Beating the heat in Death Valley

May 5, 2004
Outside Magazine
Week of March 27-April 3, 1996
Laid-back river trips in Utah
Backpacking routes in New Mexico
How to make camp life more comfy
Mountain biking on Maui
Beating the heat in Death Valley
Mellow canoe trips in the Northwest

Beating the heat in Death Valley
Q: We are planning a trip to Death Valley on the first weekend in May. Is this a good time of the year to go or are we going to roast like potatoes?

Peter Gould
[email protected]

March is the optimal month to visit this scorching stretch of desert
A: If you don't mind sweating it out in 100-degree daytime temperatures, then May's not a bad time to go to Death Valley National Park in Southern California. Don't look for much relief at night, though, since average nighttime lows only dip down to a balmy 71 degrees.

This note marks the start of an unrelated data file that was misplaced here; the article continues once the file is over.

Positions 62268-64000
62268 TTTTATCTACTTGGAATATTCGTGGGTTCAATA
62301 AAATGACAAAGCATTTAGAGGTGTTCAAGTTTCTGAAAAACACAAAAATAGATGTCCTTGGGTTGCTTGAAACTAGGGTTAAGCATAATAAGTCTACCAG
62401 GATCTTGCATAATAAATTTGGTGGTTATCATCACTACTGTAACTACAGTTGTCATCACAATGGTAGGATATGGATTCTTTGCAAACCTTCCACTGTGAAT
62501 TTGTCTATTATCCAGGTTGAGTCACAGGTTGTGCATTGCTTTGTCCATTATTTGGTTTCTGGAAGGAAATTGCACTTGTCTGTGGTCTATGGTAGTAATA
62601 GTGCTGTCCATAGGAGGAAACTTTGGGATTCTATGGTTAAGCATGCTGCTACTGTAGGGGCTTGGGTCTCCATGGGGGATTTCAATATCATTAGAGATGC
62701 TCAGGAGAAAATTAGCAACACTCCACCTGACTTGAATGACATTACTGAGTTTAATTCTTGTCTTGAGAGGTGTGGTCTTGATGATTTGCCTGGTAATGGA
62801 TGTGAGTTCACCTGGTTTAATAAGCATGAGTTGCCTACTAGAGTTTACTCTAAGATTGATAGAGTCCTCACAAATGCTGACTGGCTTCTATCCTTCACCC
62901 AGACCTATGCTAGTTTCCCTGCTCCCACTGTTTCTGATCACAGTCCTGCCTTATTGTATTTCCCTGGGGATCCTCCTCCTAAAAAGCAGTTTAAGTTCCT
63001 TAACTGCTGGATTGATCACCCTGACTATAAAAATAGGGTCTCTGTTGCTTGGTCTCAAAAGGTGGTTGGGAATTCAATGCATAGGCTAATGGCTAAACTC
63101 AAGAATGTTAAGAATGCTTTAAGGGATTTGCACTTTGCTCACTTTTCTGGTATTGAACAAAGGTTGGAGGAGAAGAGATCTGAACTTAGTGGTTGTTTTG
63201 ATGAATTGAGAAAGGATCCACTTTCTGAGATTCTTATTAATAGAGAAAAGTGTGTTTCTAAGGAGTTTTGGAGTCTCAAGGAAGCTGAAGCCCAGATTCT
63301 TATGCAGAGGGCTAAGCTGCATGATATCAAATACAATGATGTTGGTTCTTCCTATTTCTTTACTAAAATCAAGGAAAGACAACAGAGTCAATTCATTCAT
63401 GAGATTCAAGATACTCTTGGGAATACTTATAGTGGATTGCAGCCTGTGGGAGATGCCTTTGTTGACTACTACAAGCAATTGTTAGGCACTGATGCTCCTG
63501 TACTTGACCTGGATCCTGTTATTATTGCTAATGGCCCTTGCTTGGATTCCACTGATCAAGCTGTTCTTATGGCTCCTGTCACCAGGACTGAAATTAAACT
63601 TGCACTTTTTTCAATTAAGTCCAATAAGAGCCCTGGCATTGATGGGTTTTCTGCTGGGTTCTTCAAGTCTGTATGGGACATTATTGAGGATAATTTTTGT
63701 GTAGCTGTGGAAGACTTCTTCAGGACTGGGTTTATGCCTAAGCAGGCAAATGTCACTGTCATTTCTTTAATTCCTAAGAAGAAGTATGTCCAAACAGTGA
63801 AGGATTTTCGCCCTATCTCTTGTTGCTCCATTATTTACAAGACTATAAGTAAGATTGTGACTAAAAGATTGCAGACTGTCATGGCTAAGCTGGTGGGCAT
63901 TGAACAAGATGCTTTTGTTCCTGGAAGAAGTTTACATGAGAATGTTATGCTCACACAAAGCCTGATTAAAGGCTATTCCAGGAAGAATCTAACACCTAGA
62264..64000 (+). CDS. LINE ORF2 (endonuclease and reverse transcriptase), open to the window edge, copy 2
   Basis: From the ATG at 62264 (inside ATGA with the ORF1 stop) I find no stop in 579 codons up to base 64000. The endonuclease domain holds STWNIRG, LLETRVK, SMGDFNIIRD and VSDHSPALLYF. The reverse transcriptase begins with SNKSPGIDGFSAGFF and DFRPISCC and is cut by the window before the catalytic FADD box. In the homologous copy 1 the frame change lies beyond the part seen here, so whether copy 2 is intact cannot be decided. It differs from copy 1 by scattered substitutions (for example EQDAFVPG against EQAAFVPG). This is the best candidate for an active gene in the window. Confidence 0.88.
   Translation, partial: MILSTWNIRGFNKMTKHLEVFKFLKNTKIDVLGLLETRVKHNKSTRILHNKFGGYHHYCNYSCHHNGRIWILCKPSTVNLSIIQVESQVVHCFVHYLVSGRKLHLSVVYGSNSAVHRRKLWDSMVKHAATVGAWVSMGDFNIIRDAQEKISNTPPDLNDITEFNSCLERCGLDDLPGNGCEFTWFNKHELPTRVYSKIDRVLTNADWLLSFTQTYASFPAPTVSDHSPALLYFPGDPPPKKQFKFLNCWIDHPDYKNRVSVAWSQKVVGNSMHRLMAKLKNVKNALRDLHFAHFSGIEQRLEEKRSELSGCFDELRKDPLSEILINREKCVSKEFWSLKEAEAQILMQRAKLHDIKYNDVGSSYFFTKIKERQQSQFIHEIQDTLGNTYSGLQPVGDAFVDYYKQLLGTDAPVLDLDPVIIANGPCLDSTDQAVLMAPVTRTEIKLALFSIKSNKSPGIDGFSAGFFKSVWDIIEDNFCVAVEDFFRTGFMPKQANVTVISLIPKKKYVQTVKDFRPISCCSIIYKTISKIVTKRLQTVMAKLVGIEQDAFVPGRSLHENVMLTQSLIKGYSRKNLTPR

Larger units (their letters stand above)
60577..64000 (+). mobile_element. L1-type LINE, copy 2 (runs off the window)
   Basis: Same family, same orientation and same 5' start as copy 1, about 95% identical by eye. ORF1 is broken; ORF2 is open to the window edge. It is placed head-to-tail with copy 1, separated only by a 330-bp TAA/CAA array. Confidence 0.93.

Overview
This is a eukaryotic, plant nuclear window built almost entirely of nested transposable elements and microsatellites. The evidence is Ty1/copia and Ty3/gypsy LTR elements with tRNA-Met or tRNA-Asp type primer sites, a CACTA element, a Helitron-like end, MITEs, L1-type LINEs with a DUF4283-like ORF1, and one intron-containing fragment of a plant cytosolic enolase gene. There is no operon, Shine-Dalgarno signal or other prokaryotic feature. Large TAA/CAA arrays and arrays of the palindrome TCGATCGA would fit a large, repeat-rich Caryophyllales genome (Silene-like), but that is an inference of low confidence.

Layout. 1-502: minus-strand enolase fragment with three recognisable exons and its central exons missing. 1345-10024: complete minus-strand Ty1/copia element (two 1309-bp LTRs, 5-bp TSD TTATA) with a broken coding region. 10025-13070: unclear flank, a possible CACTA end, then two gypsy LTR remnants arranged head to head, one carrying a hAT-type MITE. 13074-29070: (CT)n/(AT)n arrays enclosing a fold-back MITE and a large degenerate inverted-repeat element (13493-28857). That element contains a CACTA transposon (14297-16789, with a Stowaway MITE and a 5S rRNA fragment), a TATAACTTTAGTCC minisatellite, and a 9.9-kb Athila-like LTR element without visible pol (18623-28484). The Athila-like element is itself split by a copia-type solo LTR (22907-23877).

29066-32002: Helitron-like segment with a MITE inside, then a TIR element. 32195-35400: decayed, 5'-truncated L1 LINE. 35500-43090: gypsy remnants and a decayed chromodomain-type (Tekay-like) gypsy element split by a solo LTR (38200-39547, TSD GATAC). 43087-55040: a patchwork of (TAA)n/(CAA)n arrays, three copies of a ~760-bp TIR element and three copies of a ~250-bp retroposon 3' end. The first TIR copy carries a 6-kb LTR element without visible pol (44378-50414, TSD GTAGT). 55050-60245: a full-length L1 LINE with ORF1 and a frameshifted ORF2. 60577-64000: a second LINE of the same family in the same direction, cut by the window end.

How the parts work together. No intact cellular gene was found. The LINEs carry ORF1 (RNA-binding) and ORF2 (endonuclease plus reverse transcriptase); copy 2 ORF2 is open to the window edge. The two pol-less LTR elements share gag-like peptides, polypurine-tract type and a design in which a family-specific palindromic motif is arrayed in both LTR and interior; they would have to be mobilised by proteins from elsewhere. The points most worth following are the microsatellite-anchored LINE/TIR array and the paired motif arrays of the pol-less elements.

Unless you can bump your trip up to early or mid-April, when temps usually max out at 90, stick with early May. But you'll need to bring obscene amounts of sunscreen and water, plus a wide-brimmed hat and lots of loose, light clothing to protect you from the unforgiving sun. Whatever you do, avoid hiking at midday, when you're most susceptible to heat exhaustion and heat stroke. Instead, find a patch of shade or, better yet, an air-conditioned room and settle in for a relaxing siesta.

Although it's probably too late for this year, keep in mind that the best time to visit this scorching stretch of desert is March, when the daytime high generally hits a reasonable 80 degrees. For more information, call the Death Valley Visitor Center (619-786-2331).

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